Wine no? Brewer opens a wine bar in the Nob Hill district

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Bartender Emily Linzie pours a glass of wine for customers at the Public House wine bar (Mike Sandoval/Journal)

The white brick building on the corner of Hermosa and Copper has lived many lives.

The Nob Hill Building was once a home. Later it was a living room. More recently it was a tattoo parlour.

And now it’s home to the Public House wine bar and Butter comfort food restaurant.

Despite its long history, Andrew Kalemba, owner of Public House and managing partner and chief brewer of High and Dry, describes the building as a “forgotten” place – until now.

“We found an inspection sticker from the 1920s,” Kalemba said.

Public House opened on September 17, just over a week after Butter opened. The liquor license for the wine bar extends to butter, so patrons can grab a sandwich at the restaurant and then stop at the Public House for a glass of wine — or vice versa. The common patio also collects food and drinks.

“Once you’re there, you kind of have an immersive experience with the property and sort of choose your own adventure,” Kalemba said.

High & Dry brewing opened its doors five years ago. Kalemba got into brewing with a few friends when he lived in Austin, Texas.

“I just became obsessed with it and we brewed twice a week for, like, an entire year,” Kalemba said. “And it was kind of a rabbit hole.”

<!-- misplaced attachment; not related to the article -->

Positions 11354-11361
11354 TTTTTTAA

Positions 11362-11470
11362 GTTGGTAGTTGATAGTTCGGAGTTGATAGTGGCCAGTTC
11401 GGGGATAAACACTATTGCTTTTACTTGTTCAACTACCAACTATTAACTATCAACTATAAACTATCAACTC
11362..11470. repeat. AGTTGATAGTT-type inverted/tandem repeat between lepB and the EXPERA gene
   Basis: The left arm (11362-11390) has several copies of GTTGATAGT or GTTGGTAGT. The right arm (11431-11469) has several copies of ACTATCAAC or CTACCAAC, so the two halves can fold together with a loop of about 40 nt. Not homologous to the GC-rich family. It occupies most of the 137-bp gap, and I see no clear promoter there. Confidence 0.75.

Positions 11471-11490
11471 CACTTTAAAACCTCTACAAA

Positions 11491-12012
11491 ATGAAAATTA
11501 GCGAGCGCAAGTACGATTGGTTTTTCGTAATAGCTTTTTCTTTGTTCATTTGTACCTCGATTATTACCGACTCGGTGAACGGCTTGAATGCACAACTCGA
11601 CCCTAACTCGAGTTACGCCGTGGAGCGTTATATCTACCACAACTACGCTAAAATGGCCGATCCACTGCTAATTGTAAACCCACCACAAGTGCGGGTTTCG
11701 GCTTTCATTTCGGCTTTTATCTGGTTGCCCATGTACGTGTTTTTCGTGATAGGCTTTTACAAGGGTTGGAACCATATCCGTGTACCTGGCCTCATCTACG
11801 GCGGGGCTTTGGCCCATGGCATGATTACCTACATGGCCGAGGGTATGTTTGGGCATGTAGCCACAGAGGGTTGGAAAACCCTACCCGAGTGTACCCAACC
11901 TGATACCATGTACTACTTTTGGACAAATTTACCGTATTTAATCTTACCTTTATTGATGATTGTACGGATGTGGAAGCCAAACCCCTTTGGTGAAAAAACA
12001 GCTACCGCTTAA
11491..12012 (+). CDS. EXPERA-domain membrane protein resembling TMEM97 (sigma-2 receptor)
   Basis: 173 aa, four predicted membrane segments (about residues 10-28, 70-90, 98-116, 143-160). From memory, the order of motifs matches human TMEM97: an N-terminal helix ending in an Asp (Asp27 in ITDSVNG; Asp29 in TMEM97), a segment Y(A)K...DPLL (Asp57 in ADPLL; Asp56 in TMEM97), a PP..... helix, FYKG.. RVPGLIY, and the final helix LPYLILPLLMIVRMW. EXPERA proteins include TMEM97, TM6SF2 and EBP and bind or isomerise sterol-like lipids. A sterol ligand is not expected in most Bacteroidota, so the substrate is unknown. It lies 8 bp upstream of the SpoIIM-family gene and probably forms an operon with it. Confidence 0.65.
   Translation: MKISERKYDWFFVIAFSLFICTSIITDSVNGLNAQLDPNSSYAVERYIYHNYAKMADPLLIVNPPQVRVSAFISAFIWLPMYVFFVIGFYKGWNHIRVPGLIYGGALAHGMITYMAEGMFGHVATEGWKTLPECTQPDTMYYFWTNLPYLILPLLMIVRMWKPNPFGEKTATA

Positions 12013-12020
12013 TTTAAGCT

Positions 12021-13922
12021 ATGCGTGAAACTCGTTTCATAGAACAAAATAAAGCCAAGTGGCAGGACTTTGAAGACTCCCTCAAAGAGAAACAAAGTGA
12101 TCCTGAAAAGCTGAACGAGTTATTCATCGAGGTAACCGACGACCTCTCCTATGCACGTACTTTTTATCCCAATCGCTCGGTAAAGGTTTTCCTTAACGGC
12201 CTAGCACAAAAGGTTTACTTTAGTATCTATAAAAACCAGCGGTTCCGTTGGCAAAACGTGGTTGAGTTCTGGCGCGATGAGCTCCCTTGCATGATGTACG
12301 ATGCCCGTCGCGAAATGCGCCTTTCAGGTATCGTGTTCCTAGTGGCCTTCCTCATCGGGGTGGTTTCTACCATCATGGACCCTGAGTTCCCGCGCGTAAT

Rather than opening another brewery, Kalemba wanted to get into wine. Public House only sells wines made in New Mexico — Kalemba said he hopes to change perceptions about the state’s wine culture.

Local New Mexico wines line the bar at Public House Wine Bar. (Mike Sandoval/Diary)

“I get frustrated when there are a lot of comments we hear that you know New Mexico doesn’t have the best wines,” Kalemba said. “There are some really great wines that are produced here. … If we can kind of change that opinion and make them more known to the masses, I think that would be great.

The Public House wine list changes seasonally. The wine bar features two New Mexico-based producers at once.

“It allows us to dig a little deeper into their catalogs and walk through their vertical,” Kalemba said. “We can tell, I think, a more interesting story about who these people are or you can… taste a little bit of their personality.”

The Kalembas want the experience at the Public House to be comfortable and inviting, especially for people who are not wine experts.

“The wine experience can be overwhelming at times, or has a kind of stigma that it’s a bit unreachable,” Kalemba said. “And the philosophy here is very similar to High and Dry: wine should be accessible. You don’t have to be an expert to enjoy it and as it should be a place where you feel welcome and invited to taste a glass of wine.”

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